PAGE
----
Take the 2-minute tour ×
Stack Overflow is a question and answer site for professional and enthusiast programmers. It's 100% free, no registration required.

I am trying to put two scatter plots next to each other with a shared y axis, but the axis seems to get an odd scale. Without the shared axis the two plots look fine. I also noticed that the problem does not occur when using "plot" instead of "scatter". Images are included below. Here is the code I am using.

#!/usr/bin/python

import matplotlib.pyplot as plt

fig = plt.figure(1)
for i in range(1,3):
    if i == 1:
        ax = fig.add_subplot(1,2,i)
    else:
        fig.add_subplot(1,2,i, sharey=ax)

    #plt.plot([5.0], [1],marker="*",color='tomato')
    plt.scatter([5.0], [1], s=20, color='tomato')

plt.show()

[I would include images but the site won't let me as a newbie.] When I run the code above I see plots with a y axis that runs from 0.0000 to 0.0008 with a single point plotted at 0.0004. Without shared axes the y axis goes from 0.94 to 1.06 with a single point plotted at 1.00, as expected.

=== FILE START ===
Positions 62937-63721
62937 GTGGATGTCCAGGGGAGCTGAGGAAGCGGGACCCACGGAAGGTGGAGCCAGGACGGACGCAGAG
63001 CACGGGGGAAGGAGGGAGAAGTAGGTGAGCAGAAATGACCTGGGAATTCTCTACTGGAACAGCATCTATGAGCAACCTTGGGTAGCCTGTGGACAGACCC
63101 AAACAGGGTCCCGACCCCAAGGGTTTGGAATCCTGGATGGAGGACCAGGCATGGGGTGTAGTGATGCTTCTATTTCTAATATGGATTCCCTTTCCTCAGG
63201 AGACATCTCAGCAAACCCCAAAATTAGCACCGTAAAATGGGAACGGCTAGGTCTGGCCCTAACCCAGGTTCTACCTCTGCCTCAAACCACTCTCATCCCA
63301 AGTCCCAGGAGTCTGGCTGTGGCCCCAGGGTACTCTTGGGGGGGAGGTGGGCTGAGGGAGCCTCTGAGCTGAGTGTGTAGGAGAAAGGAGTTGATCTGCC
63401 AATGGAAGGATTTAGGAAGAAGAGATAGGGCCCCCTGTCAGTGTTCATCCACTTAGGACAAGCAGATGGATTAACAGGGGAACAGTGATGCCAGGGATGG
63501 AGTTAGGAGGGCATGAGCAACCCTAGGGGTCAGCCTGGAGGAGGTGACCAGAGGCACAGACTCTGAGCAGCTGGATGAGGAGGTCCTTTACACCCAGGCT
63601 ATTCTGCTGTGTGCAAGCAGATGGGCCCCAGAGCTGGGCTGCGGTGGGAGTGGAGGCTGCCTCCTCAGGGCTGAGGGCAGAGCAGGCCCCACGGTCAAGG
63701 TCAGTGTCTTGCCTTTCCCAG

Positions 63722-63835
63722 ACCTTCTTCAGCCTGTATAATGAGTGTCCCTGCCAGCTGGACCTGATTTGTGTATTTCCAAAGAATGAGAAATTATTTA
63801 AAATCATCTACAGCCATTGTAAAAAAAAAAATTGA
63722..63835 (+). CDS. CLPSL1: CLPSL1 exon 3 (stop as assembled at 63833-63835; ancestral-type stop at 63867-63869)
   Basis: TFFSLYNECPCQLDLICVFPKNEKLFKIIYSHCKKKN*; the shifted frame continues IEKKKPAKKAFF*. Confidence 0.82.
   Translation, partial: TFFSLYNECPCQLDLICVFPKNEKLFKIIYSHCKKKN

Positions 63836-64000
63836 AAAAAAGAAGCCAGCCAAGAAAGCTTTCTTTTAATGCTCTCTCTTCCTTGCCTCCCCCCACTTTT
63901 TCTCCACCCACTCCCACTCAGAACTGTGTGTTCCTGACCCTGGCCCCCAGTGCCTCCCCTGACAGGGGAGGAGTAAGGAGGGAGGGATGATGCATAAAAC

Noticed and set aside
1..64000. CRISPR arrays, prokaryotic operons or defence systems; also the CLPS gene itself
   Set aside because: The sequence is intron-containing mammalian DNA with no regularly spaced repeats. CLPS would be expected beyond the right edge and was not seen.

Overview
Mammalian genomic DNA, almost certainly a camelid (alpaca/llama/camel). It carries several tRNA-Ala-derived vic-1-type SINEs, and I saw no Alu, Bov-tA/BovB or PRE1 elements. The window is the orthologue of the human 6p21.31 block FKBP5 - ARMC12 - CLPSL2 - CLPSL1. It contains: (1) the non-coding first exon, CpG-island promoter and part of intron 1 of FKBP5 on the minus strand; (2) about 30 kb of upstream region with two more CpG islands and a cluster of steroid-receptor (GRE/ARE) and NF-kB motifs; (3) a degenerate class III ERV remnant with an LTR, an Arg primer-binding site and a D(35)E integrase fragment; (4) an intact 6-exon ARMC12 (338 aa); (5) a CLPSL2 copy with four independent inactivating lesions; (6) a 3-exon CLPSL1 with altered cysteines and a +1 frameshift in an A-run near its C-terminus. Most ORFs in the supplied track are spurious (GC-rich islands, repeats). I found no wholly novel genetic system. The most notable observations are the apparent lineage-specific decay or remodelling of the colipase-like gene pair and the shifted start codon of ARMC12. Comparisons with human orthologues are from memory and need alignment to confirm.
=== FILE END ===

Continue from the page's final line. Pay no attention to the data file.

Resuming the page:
Can anyone tell me why? Is this a bug or a feature?

matplotlib: 0.99.1.2-3ubuntu on Ubuntu 10.04 LTS - the Lucid Lynx

share|improve this question
    
It looks like this is a legitimate bug in matplotlib, but one that is not worth dealing with. It seems to only affect scatter plots with a single point in them so I stumbled across it while trying to debug a minimal use case. As soon as I add more than one point to the scatter plot, the problem goes away. –  Chris Warth Apr 19 '12 at 18:31

1 Answer 1

up vote 0 down vote accepted

I've no answer to the why question, but here's how to get rid of it: In your code snippet, giving scatter three points to draw

plt.scatter([1.0,2,3], [1.1,2.2,2.9], s=20, color='tomato')

works for me (matplotlib 1.1.0 on Lucid).

I can only guess that scatter tries to be a bit smarter than plot with the axes limits, but whatever it's doing, it goes nuts for just a single point.

share|improve this answer

Your Answer

 
discard

By posting your answer, you agree to the privacy policy and terms of service.

Not the answer you're looking for? Browse other questions tagged or ask your own question.